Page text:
• Have a drink you can make for others that they wouldn’t normally try, be it coffee beans in rum, white russians or mint tea bag lemonade and rum – yummm (poor mans mohito).
  • Keep a journal, and hide it, especially don’t drop it in the sea.
  • Chafing is bad, especially when it’s in the nether regions and your sail, cover the lower aft stay in plumbers pipe or cheap plastic found at all chandleries. As for the former lubricate, speaking of which make sure you apply the same attention to the gromits (correct terminology be unknown) for your main sail track. Silicon is the way forward so I heard, I double the role of a large container of Vaseline.
  • Have spare gromits and the bits that attach the sail to the gromits in the track, I used 6 zip ties having a gust rip them out.
  • Know how to heave too. – should be the most important along with your self steering.
  • Have lots of spare batteries for all the torches.
  • Have LOTS of torches.
  • Create a sun awning for when underway, following the shadow of your sail round the deck only works so long and gets tiresome.
  • If solo have 80 meters of line behind the boat, attached to the windvane to trip it. Nobody plans on falling over .. especially when the sun is shining and seas appear predictable. Not just that but you might trip.
  • Walk across the deck on all fours, better safe than sorry, who you trying to impress?
  • Why use the toilet when solo, I lost my favorite bucket but found another as I dropped my rubbish in the skip. Good quality buckets are hard to get, treasure them and stick grippy non skid stuff to the bottom … just in case..
  • Night watch … this is different for everyone. I sleep solidly when in the middle of nowhere, if a drug runner or container is going to hit me .. so be it, tis fate in the face of a silent predator, being awake would haven’t have helped. Where fishing vessels could reside I stand watch. Some sailors call me irresponsible, what if we were on the same track as you. Well it’s the roll of nine dice I am prepared to accept 300 miles from the nearest land. With crew it’s a completley different story. * I must point out a guy who does the atlantic circuit every year for 14 years followed the same ethos, till this year he got hit, but he didn’t have AIS, but then a vessel could have a problem with AIS and not broadcast. My stance may well change, when it’s too late.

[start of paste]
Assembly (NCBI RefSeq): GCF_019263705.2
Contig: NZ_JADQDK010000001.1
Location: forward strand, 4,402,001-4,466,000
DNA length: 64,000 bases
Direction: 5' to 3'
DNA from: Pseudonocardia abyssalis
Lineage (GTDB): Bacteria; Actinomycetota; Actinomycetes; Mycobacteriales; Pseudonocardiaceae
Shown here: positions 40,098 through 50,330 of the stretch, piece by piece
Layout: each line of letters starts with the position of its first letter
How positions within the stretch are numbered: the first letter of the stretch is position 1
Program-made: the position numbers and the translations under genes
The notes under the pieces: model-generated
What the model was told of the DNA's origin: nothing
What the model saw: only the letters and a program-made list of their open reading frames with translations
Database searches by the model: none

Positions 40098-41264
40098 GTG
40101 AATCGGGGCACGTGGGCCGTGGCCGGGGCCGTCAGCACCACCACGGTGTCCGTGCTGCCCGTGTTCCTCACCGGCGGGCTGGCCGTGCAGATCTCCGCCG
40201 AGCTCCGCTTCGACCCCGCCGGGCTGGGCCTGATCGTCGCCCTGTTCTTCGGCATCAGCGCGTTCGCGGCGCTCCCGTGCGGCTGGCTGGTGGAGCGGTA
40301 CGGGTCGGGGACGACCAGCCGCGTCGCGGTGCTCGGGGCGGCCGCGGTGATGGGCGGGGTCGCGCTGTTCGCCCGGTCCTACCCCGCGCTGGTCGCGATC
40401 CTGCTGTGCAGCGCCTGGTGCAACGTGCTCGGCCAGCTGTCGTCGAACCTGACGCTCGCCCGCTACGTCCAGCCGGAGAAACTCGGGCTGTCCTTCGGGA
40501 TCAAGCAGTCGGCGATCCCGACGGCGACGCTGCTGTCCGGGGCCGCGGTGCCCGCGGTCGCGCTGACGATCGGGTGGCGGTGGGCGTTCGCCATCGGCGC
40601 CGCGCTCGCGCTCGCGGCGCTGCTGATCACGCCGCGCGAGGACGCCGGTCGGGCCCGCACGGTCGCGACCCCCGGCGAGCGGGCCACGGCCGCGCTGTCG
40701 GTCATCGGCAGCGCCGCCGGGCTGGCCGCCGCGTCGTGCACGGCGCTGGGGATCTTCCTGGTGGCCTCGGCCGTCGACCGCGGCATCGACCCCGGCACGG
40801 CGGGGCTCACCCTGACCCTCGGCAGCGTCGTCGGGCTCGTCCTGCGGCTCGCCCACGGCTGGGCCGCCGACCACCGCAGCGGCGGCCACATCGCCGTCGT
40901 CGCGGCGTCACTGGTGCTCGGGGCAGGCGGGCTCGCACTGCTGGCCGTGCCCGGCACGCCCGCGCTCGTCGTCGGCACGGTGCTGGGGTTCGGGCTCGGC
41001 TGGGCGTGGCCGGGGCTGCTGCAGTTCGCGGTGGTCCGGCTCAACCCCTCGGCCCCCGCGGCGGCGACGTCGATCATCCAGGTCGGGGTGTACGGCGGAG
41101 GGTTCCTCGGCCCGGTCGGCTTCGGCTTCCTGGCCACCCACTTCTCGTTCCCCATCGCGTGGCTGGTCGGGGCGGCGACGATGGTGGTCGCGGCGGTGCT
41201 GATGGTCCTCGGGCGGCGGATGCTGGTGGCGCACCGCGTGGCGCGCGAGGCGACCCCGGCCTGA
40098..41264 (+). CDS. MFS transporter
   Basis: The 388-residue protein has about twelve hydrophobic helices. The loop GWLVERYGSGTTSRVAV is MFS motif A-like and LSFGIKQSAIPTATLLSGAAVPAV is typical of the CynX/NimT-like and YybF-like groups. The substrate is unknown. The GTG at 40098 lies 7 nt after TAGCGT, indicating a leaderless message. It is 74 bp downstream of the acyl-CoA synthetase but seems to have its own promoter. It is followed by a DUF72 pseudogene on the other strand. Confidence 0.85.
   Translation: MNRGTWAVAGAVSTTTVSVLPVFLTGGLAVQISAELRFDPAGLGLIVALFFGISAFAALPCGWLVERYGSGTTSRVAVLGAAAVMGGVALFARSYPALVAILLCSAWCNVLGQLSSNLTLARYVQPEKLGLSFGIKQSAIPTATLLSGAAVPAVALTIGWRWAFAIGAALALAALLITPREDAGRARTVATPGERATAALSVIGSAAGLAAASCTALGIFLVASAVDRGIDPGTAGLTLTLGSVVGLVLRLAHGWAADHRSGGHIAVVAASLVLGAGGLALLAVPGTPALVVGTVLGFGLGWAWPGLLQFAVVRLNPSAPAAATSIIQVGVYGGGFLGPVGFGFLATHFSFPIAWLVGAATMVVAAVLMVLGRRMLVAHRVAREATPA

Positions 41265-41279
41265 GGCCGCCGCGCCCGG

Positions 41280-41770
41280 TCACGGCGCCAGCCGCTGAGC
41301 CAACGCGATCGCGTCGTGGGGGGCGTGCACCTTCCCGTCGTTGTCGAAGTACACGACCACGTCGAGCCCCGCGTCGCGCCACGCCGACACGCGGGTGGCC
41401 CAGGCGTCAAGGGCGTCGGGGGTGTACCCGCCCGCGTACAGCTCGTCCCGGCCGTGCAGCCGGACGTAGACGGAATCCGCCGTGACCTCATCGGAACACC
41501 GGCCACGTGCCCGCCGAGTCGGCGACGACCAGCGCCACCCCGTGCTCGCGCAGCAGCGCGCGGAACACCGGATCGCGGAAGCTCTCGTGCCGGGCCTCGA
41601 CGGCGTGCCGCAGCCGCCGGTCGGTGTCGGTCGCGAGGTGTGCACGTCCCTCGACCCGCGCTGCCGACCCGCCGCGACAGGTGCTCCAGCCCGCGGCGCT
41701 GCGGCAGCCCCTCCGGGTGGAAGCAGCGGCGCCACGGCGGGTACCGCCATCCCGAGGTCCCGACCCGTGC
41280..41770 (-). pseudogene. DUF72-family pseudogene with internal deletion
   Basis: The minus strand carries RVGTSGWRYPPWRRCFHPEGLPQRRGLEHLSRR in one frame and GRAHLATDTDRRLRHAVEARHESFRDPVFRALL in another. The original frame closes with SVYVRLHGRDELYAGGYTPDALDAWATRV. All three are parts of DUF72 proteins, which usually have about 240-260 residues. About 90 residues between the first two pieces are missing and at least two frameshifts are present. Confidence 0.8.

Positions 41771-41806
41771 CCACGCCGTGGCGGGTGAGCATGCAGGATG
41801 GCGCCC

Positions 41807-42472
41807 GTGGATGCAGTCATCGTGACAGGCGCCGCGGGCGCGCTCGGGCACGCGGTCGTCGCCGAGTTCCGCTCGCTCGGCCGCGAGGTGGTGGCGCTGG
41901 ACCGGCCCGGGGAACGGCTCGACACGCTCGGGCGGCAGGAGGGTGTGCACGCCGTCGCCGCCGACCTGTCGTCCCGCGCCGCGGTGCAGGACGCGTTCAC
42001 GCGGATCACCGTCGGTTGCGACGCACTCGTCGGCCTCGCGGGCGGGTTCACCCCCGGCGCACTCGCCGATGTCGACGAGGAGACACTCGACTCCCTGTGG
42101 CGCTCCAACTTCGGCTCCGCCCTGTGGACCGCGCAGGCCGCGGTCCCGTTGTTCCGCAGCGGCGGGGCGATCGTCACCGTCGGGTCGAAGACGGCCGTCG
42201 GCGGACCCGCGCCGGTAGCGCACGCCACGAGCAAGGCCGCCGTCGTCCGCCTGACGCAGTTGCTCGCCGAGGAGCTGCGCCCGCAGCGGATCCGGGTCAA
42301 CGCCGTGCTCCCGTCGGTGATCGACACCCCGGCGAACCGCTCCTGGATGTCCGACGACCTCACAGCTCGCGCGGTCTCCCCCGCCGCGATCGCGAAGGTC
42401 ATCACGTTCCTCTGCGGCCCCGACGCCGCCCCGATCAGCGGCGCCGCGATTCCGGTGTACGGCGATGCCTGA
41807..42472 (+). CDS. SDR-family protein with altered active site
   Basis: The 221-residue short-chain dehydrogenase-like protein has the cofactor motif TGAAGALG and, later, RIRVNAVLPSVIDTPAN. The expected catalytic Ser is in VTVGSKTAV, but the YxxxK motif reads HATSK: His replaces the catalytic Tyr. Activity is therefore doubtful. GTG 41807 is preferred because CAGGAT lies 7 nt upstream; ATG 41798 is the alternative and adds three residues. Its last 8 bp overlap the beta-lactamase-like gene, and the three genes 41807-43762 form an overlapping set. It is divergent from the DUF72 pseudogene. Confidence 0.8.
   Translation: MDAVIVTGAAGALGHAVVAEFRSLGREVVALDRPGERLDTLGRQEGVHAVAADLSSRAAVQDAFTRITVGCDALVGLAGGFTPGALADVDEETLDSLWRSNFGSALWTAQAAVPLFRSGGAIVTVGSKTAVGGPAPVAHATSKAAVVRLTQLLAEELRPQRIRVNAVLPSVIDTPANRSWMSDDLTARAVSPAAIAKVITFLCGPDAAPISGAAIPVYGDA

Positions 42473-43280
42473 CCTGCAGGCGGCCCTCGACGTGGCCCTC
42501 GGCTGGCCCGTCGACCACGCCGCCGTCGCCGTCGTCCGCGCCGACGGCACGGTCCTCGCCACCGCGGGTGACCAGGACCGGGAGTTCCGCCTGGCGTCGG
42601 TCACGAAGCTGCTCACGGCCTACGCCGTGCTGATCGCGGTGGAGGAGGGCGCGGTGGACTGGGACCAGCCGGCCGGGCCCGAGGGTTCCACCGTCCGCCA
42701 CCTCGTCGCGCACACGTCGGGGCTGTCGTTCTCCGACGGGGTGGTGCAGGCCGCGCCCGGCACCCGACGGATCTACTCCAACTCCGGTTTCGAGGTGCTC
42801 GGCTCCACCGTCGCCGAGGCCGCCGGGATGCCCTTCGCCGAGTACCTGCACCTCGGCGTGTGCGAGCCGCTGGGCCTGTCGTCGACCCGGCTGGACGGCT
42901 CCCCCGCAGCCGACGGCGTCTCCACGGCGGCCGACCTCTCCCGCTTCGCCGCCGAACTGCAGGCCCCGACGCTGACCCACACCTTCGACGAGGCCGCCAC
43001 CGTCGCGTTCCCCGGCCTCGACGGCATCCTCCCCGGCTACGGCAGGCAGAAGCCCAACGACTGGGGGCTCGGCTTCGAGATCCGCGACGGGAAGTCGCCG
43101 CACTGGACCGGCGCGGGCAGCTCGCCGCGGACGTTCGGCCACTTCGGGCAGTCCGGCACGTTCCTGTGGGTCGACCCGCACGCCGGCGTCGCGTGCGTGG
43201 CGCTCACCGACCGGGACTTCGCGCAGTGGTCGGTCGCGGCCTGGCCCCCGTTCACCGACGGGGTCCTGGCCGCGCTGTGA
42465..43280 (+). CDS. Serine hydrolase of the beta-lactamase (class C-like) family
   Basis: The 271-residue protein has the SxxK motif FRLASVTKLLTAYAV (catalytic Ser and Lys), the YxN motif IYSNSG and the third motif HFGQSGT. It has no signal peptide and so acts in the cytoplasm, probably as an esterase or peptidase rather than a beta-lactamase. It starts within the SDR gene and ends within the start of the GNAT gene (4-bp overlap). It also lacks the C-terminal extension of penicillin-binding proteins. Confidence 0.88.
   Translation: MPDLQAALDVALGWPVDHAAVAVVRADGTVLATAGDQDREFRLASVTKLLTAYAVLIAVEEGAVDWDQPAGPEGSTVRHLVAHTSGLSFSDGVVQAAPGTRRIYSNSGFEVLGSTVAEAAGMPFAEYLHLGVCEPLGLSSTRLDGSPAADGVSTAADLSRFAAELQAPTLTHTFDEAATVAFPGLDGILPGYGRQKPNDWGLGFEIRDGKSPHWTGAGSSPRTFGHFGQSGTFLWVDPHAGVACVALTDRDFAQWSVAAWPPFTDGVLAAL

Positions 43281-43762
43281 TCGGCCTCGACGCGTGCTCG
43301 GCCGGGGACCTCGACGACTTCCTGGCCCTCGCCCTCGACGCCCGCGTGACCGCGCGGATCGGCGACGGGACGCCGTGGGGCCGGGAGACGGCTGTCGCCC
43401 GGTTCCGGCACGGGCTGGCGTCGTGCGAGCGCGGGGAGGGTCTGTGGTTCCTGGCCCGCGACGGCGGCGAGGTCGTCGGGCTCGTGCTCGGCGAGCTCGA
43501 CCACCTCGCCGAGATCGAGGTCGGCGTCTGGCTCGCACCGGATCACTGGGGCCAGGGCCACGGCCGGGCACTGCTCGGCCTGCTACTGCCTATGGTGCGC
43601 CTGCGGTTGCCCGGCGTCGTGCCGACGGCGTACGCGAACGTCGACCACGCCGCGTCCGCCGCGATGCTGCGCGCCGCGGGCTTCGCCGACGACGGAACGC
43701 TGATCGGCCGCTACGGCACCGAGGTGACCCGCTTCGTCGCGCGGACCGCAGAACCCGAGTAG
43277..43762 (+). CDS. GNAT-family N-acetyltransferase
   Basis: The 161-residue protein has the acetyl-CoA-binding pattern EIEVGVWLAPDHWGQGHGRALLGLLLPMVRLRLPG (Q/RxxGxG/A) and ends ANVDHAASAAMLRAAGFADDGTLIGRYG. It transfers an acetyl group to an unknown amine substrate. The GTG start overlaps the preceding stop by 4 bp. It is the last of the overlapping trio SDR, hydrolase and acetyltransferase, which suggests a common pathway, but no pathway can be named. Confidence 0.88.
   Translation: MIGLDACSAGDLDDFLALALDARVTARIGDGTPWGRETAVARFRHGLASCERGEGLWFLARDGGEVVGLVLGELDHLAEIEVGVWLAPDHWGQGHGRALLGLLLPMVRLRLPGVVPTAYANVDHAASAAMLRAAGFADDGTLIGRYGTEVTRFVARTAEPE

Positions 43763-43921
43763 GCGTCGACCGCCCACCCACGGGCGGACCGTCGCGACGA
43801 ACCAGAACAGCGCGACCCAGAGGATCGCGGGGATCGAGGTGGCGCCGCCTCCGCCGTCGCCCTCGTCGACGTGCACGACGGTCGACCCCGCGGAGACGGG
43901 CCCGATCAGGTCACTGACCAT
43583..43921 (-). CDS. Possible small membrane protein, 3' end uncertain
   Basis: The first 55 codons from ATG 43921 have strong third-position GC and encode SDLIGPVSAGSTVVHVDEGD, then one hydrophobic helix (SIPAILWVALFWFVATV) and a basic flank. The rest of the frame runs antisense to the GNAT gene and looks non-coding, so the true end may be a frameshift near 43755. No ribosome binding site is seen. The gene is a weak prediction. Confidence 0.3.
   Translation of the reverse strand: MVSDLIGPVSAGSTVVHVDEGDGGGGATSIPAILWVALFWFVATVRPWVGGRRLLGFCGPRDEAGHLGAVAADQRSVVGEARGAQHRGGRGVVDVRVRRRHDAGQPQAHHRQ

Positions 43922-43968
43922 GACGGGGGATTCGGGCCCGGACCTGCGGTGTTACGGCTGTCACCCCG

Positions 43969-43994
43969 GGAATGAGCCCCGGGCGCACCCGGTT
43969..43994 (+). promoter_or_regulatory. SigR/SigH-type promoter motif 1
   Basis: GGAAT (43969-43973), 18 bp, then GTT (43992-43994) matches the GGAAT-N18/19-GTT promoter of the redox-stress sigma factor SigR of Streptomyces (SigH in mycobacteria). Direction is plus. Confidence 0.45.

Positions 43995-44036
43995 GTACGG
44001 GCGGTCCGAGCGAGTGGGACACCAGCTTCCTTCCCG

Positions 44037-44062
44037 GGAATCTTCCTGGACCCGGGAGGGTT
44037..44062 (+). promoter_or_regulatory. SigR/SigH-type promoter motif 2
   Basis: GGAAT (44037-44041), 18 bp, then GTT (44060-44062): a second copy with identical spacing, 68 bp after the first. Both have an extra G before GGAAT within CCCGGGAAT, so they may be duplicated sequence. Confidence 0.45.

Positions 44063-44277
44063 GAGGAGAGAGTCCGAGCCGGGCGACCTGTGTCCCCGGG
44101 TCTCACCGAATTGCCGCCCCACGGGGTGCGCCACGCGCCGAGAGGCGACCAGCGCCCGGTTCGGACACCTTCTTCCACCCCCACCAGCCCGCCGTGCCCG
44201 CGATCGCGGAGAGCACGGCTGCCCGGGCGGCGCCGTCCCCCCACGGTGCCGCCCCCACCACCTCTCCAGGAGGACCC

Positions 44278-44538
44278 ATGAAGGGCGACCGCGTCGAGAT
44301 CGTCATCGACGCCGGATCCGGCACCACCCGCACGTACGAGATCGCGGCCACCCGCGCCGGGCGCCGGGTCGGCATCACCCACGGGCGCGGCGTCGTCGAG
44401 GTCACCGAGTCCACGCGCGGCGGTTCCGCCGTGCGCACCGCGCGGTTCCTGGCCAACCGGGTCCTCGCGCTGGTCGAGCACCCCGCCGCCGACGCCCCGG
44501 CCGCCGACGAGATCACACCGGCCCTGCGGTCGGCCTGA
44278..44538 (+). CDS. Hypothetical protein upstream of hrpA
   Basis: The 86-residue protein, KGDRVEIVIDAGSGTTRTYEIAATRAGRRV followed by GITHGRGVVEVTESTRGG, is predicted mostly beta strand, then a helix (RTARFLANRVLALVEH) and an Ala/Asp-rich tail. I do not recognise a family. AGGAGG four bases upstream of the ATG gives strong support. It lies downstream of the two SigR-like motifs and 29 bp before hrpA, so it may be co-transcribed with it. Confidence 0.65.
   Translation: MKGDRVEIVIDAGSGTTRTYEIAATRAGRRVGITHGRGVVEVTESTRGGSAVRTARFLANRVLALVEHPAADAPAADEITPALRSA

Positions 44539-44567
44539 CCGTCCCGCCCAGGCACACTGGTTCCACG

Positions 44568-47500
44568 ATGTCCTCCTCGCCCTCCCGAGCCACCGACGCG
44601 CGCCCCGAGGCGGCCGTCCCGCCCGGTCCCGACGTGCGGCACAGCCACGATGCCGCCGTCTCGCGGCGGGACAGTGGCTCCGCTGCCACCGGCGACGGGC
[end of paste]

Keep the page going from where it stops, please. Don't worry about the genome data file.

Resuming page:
• Have all the tools onboard that you need. I really miss a jig saw.
  • Group up tools for important items, i.e. tape all the allen keys / spanners for your windvane together so you can get them fast.
  • Have a way of locking your tiller, not a problem if you use electric self steering.
  • Always have a cockroach poison trap onboard.
  • Make sure you have a sun awning that allows wind to pass through it.
  • Don’t spill anything on your teak deck, I had some olive oil spill on the deck and it dissolved the black rubber.
  • Learn the local’s, if you can’t speak the lingo hug them, smile, flirt you never know what you might get or need their help.
  • Try and adopt a monkey and teach it to catch mice, cockroaches and above all train it to keep the boat clean and wash up. Give it a big machete and throw it at an invading army of miscreants, attach a leash to it so you can get it back on board.